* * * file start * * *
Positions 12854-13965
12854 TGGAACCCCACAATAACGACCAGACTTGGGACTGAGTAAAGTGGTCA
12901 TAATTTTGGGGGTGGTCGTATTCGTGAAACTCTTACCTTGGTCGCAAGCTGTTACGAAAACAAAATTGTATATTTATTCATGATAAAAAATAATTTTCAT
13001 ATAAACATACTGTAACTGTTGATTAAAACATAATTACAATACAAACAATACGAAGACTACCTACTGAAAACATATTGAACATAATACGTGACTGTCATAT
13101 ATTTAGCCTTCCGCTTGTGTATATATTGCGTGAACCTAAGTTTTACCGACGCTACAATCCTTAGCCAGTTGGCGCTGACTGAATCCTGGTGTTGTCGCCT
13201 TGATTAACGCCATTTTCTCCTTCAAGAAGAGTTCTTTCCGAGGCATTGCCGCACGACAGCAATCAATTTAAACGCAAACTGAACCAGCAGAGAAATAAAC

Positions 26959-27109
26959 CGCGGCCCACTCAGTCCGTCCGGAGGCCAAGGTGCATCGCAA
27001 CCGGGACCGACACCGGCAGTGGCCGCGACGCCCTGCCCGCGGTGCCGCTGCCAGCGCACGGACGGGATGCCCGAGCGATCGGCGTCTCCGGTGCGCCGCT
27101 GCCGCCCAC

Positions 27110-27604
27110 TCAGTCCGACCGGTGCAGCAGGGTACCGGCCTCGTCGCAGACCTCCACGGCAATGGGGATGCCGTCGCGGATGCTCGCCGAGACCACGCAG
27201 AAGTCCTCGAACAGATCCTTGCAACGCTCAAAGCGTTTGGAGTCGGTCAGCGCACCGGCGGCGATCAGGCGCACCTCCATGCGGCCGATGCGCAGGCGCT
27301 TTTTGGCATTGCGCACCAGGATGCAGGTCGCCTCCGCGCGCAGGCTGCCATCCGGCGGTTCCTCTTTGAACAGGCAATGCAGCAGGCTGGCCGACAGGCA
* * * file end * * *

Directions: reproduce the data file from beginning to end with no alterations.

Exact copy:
Positions 12854-13965
12854 TGGAACCCCACAATAACGACCAGACTTGGGACTGAGTAAAGTGGTCA
12901 TAATTTTGGGGGTGGTCGTATTCGTGAAACTCTTACCTTGGTCGCAAGCTGTTACGAAAACAAAATTGTATATTTATTCATGATAAAAAATAATTTTCAT
13001 ATAAACATACTGTAACTGTTGATTAAAACATAATTACAATACAAACAATACGAAGACTACCTACTGAAAACATATTGAACATAATACGTGACTGTCATAT
13101 ATTTAGCCTTCCGCTTGTGTATATATTGCGTGAACCTAAGTTTTACCGACGCTACAATCCTTAGCCAGTTGGCGCTGACTGAATCCTGGTGTTGTCGCCT
13201 TGATTAACGCCATTTTCTCCTTCAAGAAGAGTTCTTTCCGAGGCATTGCCGCACGACAGCAATCAATTTAAACGCAAACTGAACCAGCAGAGAAATAAAC

Positions 26959-27109
26959 CGCGGCCCACTCAGTCCGTCCGGAGGCCAAGGTGCATCGCAA
27001 CCGGGACCGACACCGGCAGTGGCCGCGACGCCCTGCCCGCGGTGCCGCTGCCAGCGCACGGACGGGATGCCCGAGCGATCGGCGTCTCCGGTGCGCCGCT
27101 GCCGCCCAC

Positions 27110-27604
27110 TCAGTCCGACCGGTGCAGCAGGGTACCGGCCTCGTCGCAGACCTCCACGGCAATGGGGATGCCGTCGCGGATGCTCGCCGAGACCACGCAG
27201 AAGTCCTCGAACAGATCCTTGCAACGCTCAAAGCGTTTGGAGTCGGTCAGCGCACCGGCGGCGATCAGGCGCACCTCCATGCGGCCGATGCGCAGGCGCT
27301 TTTTGGCATTGCGCACCAGGATGCAGGTCGCCTCCGCGCGCAGGCTGCCATCCGGCGGTTCCTCTTTGAACAGGCAATGCAGCAGGCTGGCCGACAGGCA